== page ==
One neighbor informed Hunt about the existence of conservation districts in Dallas (there are currently seven), and Hunt began contacting city officials to learn more. Thus "Save the M Streets" was born.
The proposed district is called Greenland Hills because that is what the developers who built it in the 1920s called it. Then, it was one of Dallas' first suburbs. ("Isn't that funny?" says Hunt, who adds that her group is still in the process of researching the neighborhood's history.) Using those original borders as the new district's proposed boundaries, Hunt began circulating a petition that asked residents to support her idea.
Three months later, more than 75 percent of the area's property owners had signed on. The turnout, which happens to reflect the actual number of Tudor homes in the neighborhood, met the super majority threshold city planners typically require before they commit their resources to the process. In the coming months, city staff will hold several public hearings to discuss new zoning restrictions specifically tailored to the neighborhood. Afterward, they'll draft a proposed ordinance.
In the meantime, informal debate has taken place during a series of neighborhood meetings, the first of which was held last September and attracted about 100 residents. At that meeting, Hunt says, people were mainly concerned that the district wouldn't be retroactive or limit their right to renovate. Hunt assured them the district isn't going to be that restrictive. The main goal, she says, is to make sure all the houses, particularly new ones, look the same from the front.
"We're trying to conserve an atmosphere," Hunt says. "We don't want to make it so builders don't want to build in this neighborhood. We just want them to build in such a way that their houses fit in. And if that means they want to use materials on the inside that I wouldn't choose, I don't care. That's their clients."
With that, Hunt ticks off a number of exterior design problems she has identified with the new homes, even the ones modeled after existing Tudors: They're too tall; they lack stained-glass windows and front-facing chimneys; their bricks are too big and too fire-engine red; and they have front-facing garages or, worse, circular drives.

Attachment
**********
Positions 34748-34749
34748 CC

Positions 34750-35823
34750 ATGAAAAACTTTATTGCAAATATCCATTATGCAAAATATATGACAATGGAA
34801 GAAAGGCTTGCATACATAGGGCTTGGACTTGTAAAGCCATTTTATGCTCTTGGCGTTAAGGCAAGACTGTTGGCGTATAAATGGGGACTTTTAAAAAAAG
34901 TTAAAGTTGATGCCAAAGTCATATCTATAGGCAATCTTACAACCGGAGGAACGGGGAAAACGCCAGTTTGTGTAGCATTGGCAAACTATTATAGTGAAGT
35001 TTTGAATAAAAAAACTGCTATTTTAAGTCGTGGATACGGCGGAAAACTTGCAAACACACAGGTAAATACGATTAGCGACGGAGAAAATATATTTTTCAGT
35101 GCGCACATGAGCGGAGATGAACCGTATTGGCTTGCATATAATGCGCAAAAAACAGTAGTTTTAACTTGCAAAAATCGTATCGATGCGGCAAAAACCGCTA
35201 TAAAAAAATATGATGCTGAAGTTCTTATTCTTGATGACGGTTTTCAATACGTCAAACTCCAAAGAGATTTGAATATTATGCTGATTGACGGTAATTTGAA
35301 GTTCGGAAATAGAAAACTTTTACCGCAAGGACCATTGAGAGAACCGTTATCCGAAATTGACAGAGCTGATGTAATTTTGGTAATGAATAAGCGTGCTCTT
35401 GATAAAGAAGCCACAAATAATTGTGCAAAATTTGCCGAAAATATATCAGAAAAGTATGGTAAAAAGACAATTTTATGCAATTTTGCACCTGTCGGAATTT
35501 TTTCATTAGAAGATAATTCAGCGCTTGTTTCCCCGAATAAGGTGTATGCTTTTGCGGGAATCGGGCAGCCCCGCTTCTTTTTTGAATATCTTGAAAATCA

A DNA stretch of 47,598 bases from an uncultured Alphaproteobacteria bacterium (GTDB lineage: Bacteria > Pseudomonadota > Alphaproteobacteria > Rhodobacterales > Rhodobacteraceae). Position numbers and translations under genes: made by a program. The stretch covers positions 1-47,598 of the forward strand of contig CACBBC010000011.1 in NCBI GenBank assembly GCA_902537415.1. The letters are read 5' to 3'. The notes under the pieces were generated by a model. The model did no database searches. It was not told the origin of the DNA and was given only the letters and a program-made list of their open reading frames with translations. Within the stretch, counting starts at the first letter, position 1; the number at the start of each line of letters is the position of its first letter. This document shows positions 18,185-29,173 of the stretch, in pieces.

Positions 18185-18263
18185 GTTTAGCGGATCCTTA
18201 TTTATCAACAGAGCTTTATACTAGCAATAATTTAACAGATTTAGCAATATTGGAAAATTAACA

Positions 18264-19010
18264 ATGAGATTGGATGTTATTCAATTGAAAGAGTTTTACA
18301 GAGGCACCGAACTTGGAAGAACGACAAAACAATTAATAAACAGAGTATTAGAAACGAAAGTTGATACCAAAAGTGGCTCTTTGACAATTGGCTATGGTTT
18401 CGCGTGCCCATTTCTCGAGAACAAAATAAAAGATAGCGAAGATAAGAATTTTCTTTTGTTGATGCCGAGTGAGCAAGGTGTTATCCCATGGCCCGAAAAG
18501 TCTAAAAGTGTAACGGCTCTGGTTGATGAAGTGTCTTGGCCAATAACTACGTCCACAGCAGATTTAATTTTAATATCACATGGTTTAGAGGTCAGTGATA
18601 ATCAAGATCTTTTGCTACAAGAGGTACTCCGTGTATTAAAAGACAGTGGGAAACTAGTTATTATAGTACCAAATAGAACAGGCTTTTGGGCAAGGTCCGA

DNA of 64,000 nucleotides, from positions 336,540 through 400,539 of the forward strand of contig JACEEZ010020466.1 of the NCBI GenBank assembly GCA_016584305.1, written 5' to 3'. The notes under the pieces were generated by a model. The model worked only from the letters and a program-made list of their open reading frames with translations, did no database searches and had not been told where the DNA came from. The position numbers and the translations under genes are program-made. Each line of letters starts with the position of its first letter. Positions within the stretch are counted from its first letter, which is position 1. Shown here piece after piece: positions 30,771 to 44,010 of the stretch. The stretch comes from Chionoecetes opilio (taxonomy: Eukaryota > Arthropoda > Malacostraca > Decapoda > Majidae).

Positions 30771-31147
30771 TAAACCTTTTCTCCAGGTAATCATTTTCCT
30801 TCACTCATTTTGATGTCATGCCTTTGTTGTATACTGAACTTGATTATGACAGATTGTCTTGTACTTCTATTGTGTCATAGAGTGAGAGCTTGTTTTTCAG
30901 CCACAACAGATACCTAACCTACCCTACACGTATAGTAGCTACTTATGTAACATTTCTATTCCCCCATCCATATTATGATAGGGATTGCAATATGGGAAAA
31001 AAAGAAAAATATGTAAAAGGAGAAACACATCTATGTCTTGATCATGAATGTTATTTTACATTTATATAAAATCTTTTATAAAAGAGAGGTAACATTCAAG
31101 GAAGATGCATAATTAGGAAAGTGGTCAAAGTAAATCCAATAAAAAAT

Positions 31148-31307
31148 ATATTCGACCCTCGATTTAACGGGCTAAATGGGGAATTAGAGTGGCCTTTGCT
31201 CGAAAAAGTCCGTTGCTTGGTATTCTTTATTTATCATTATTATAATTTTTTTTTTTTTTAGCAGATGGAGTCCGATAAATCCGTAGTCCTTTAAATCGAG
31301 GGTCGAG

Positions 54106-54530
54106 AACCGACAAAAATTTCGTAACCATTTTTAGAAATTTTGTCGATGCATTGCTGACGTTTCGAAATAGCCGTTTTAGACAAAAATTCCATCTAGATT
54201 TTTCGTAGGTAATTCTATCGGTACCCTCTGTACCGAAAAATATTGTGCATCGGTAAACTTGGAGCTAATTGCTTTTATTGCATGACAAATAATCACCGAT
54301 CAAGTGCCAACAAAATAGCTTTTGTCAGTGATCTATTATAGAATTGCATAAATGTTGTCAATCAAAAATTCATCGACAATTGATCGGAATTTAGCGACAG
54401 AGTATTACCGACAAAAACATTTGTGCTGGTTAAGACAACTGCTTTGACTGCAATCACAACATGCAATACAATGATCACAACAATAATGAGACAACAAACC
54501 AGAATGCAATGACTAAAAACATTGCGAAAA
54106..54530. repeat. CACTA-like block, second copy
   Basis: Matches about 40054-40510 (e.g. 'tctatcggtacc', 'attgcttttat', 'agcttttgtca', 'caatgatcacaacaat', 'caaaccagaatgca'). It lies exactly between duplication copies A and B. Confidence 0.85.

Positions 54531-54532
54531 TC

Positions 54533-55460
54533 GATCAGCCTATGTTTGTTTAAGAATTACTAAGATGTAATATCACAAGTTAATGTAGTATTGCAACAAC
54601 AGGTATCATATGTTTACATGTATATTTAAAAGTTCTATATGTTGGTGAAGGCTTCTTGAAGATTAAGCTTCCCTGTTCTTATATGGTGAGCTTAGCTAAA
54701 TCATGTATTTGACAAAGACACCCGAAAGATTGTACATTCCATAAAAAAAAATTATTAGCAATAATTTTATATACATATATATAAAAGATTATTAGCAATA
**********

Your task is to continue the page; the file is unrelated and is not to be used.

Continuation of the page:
"Typically the style is modern suburban," Hunt explains. "They might try to have half-timbering, but they're not Tudor. They just simply don't have the steep gables of a Tudor. And the materials are another huge thing. We use a size of brick called modular or standard. You often see king-sized bricks on the newer homes. They're larger, and they just have a different aesthetic. They're more suburban."
These are just a few examples of the smaller details the proposed ordinance would address. More significant rules require future homes to be built in the High Tudor style (or in a few rare cases, Craftsman style), while renovations must not be visible from the front. No metal roofs would be permitted, and porch enclosures must be done with see-through glass. In addition, any existing High Tudor may not be demolished unless its owner can prove that a repair job would cost a minimum 120 percent of the structure's appraised value. Other homes may be razed at will.
As the effort advances, Hunt stresses that her supporters are going out of their way to make the new-home people feel welcome. The practice, she says, was established at the first neighborhood meeting after someone made an unfortunate "crack" about the McMansions. Hunt can't recall the exact comment but says the name-calling ended there.
"Someone said, 'Stop. We're neighbors first and foremost. That's more important than anything else we're doing,'" Hunt recalls, adding that, "this isn't something that has been divisive, and I think we've intentionally tried to keep it that way."
Colin Weeks has received fliers about Hunt's proposed district but hasn't attended any of the meetings. "I think I'm what they're trying to avoid," Weeks says. "If they don't like my home, I'm sorry."
Less than a year ago, Weeks considered himself lucky when he bought his house at 5301 Merrimac Avenue, a block over from Hunt's place. The house, custom built in 1999, is precisely the type of "modern suburban" construction that sparked Hunt's rebellion. With 3,000 square feet of living area, standard for the new homes, the red-brick house is portly compared to its neighbors. Its façade does not include a front porch, and its multiple gables are less dramatic than those of its neighbors. To Weeks, however, the house is simply a modern version of the old.